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September 19, 2011

School removes Wi-Fi wireless system

The Canadian Charger

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Pretty River Academy in Collingwood, Ontario, a private school with 150 students attending kindergarten to Grade 12, is the first Ontario school to remove Wi-Fi wireless system from campus.

In the midst of an ongoing debate about potentially harmful effects of Wi-Fi, a recent World Health Organization statement that said radio frequency radiation from WiFi and cell phones posed a threat similar to DDT, lead and car exhaust raising additional concerns.

The Canadian Charger is leading an awareness campaign to educate the public on the health risks of using wireless communication devices or being near wireless communication towers.

Similar to the tobacco industry funding studies for years that concluded that cigarettes don't cause cancer, and industry and government funded research that concludes that carbon dioxide emissions don't cause global warming, the multi-billion dollar telecommunications industry continues to fund research which concludes there are no harmful effects from microwave radiation generated from such systems as cell and Wi-Fi networks. 

Dr. Magda Havas, associate professor of environmental and resource studies at Trent University, who researches the health effects of non-ionizing electromagnetic energy at the extremely low frequency range associated with electricity (60 Hertz) and at the radio frequency range commonly associated with wireless telecommunication, said the research which Health Canada relies on is not evidence-based.

“I call it whitewashed when scientists don't really present the facts clearly.”

She noted that there are plenty of scientific studies that indicate that microwave radiation can result in symptoms such as difficulty sleeping, chronic fatigue, chronic pain, depression, anxiety, nausea, type-II diabetes, difficulty concentrating, difficulty remembering, sperm immobility and heart palpitations, yet government organizations and school boards ignore them, often insisting there is no conclusive evidence.

“I find it fascinating that the public school system is promoting Wi-Fi, refuses to listen to parents, silences teachers, ignores the research, and can't get Wi-Fi installed fast enough, even though many of these schools already have a wired system, so the Wi-Fi is redundant. It seems that they were allotted money for this (money that can't be used for anything else) and every school is following like sheep to the slaughter.”

When confronted with the WHO warning, Dr. Havas said Health Canada replied that it was only for cell phones; and that's not true.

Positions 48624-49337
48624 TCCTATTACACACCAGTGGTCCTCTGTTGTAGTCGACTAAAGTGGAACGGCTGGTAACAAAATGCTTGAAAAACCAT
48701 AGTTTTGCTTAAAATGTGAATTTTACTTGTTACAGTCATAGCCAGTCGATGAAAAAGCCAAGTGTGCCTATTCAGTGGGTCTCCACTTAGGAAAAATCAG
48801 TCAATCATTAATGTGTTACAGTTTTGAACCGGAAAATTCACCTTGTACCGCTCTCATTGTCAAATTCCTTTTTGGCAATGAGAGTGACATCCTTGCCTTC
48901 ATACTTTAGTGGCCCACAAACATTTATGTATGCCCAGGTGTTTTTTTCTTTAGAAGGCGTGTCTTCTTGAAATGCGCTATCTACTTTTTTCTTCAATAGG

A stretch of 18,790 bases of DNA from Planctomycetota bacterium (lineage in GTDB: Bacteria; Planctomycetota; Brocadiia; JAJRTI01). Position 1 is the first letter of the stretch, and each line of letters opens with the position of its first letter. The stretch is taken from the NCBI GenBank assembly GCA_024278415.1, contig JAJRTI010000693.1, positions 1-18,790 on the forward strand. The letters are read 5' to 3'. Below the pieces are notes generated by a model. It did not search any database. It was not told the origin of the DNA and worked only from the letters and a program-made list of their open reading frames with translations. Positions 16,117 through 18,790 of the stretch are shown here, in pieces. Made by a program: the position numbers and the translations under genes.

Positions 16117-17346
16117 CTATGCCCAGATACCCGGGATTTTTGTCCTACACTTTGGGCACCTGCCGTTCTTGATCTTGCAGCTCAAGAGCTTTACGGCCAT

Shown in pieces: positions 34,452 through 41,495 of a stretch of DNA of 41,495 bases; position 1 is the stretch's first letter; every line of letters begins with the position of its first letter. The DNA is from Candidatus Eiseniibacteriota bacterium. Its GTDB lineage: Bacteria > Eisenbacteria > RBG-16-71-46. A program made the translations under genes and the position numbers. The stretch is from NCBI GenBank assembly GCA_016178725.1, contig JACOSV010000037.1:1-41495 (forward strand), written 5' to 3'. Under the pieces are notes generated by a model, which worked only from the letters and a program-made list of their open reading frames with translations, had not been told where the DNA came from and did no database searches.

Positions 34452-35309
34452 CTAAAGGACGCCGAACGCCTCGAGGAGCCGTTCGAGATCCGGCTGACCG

“That's nonsense. The World Health Organization said it applies to all wireless technology.”

Moreover, she noted that children are being exposed to radiation on a continuous basis throughout their time at school.

“We're essentially microwaving children all day long. When we have these routers in schools they're much more powerful than at home because they have to serve a lot of computers. You're exposed to pulse microwave radiation all the time whether you're using it or not.”

Operating on the cautionary principle, Peace River Academy removed its old Wi-Fi system over the summer and replaced it with Ethernet connections ahead of the first day of the school year.

Principal Roberta Murray-Hirst said the new hard-wired Internet system is actually faster than their previous system and gives teachers control over when students can go online.

Ms. Murray-Hirst said they did not receive any complaints from students or parents about health concerns but decided to take the precaution anyway.

"We like to be proactive and obviously safety is always a concern," she said.

The debate over wireless Internet in Ontario schools grew heated last summer when a group of elementary school teachers attempted to have the technology banned from classrooms in the Niagara region.

The Elementary Teachers' Federation of Ontario voted to keep wireless Internet but a group called the Safe Schools Committee has continued to push for a ban.

They claim exposure to wireless Internet causes headaches, insomnia and rashes in students – afflictions that seem to subside on weekends and vacations, only to return when the kids go back to school. Notwithstanding their concerns, Ontario's Chief Medical Officer of Health said wireless Internet posed no threat to children at schools.

Meanwhile Dr. Havas said many other countries such as France, Germany and Switzerland are issuing guidelines which are much more protective than the ones we have in Canada.

“In Europe they have REACH, a community watchdog. Their scientists are much more diligent than they are here.”

Even China, a country which often ignores environmental and health concerns in favour of business development, is issuing warnings about exposing children to microwave radiation. The China Board of Health said children under eight-years-old should use only use cell phones for emergencies and teenagers should be limited to 10 minutes per day.

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